A guide to the United States Taxation of Expatriate
The United States reserves the right to tax its citizens on their worldwide incomes regardless of where they are residing at the time the money is earned. However the United States has tax exclusions and credits that may result in a zero US tax liability for taxpayers who have foreign income. It is even possible in limited situations to actually receive a refund with no tax paid, if a U.S. Citizen has earned income abroad and has children, by using the additional child tax credit.
This taxation of American expats is not a new issue. Oddly many of the major reforms in taxation were made to pay for war debt. After World War I ended in 1918, it pushed up both domestic and many foreign tax rates. Congress passed the foreign tax credit provisions to provide greater relief in cases of double taxation. These provisions permit taxpayers the option of either deducting their foreign taxes when computing their taxable incomes or taking a dollar for dollar credit for them against their U.S. Tax liabilities.
A very important fact is that regardless of the liability, an American taxpayer is still required to properly report all income no matter where that income is earned globally.
The United States is somewhat unusual in how it treats the income of its citizens residing outside of its borders because of its use of a dual system of exclusions and credits. The US system allows citizens that are living overseas to exclude income that is earned up to certain limits while also allowing foreign taxes to be credited toward their US tax liability if certain requirements are met. Of importance is that any tax on income that is excluded may not be used as a tax credit. Most other nations use one system or the other for their citizens that are living abroad. The fact that the U.S. uses both systems creates even more tax complexity.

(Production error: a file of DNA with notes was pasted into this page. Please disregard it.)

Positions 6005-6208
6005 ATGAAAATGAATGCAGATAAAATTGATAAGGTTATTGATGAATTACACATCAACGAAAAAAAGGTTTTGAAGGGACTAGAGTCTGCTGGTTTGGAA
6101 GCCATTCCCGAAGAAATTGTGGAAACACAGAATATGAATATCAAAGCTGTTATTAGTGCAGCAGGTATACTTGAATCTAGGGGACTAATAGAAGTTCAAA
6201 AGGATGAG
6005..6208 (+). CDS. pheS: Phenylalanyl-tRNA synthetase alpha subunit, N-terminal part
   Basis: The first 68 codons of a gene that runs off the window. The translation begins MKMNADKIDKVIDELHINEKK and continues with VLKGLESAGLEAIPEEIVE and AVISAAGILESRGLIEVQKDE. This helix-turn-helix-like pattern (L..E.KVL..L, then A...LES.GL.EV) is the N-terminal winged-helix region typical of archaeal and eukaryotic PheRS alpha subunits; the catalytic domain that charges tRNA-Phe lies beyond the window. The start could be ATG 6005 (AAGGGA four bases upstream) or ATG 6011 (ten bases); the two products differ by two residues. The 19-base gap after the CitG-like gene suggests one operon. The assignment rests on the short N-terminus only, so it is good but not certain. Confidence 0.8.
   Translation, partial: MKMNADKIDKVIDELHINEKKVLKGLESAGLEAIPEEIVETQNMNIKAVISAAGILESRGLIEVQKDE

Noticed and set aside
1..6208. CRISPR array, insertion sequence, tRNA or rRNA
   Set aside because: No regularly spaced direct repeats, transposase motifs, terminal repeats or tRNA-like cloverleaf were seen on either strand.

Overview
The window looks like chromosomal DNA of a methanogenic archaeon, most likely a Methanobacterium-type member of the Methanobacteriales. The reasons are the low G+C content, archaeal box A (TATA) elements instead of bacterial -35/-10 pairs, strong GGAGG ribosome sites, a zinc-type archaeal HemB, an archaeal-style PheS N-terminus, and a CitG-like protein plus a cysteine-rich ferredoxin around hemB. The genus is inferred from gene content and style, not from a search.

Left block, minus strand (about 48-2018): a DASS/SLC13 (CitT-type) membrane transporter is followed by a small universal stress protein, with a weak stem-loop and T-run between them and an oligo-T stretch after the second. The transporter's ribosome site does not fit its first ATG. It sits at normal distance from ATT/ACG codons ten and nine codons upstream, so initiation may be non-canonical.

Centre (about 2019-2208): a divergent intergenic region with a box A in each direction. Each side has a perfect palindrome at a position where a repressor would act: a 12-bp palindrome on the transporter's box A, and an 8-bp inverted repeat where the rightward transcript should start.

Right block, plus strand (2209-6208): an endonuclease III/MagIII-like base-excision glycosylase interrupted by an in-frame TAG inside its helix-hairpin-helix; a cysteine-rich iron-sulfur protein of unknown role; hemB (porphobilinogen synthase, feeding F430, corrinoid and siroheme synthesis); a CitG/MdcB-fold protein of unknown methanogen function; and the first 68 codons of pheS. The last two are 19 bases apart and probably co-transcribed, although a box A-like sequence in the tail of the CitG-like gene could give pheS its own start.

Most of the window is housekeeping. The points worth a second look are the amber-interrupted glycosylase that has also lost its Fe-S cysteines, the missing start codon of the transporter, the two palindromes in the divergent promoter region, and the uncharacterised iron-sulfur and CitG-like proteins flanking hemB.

For 2017, the Foreign Earned Income Exclusion (“FEIE” from this point forward) is $102,100 To qualify for the exclusion, the filer must meet one of two requirements. First, the filer must have worked out of the country for 330 days for any 12 month period. (The 330 days may be split among two calendar years. For instance 200 days in the last part of one year then 130 days in the first part of the next year.) Or alternatively, the filer must be a Bona fide resident of another country. Bona fide resident is poorly defined. It is considered to be a fact and circumstances test because the IRS will study the facts and circumstances of a person’s residency. The IRS will review the reasons for claiming the provision such as where a person’s work, family, and main home are located to make a determination of residency. While the test may seem to be arbitrary, in many cases the taxpayer will gain a level of flexibility in travel if they choose to use this test over the more rigid fixed period test.
For income types that are not eligible for the FEIE exclusion or for earned income that exceeds the FEIE limits, US tax payers with foreign source income are able to utilize the Foreign Tax Credit (“FTC” from this point forward) to negate the effects of double taxation. The FTC allows eligible foreign taxes to be used as either a deduction from income or they can be used as a credit against US tax liability. It is important to note that when used as a credit, the FTC can only be used up to the amount of US tax liability for the same year. The credit is not refundable. However, a person subject to a limitation on the credit is able to utilize the credit by carrying it back 1 year then carrying it forward for 10 years. In order to claim a refund on the 1 year carry back, the individual needs to file form 1040x amended return.
For foreign taxes to qualify for the credit they must meet five tests :
A. The tax must be imposed upon the tax payer.
B. The tax must have been paid or the tax must have been accrued.
C. The tax must be the legal and actual foreign tax liability.
D. The tax must be an income tax (or a tax in lieu of an income tax).
E. The tax must arise from income that is subject to taxation in the foreign country.
There are also type of taxes that are excluded from “Foreign Taxes for Which You Cannot Take a Credit” Those taxes are :
Taxes on excluded income;
Taxes for which you can only take an itemized deduction;
Taxes on foreign mineral income;
Taxes from international boycott operations;
A portion of taxes on combined foreign oil and gas income; and
Taxes of US person controlling foreign corporations and partnerships who fail to file required information returns.
One of the most important facts about the taxation of US expats living overseas is that any income earned in the United States is taxable first in the United States. If an expatriate has income from the United States they will owe tax on that income.
This article is meant to be given a basic understanding of the taxation of U.S. expatriates and is not meant to be tax advice as an individual’s tax situation may have many details that do not fit the situation that the article addresses. Expatriate Taxation is highly complex and it is recommended that you seek a Qualified Expatriate Tax Specialists. For further free consultation, please contact us at [email protected]
Thomas M Carden E.A. JSM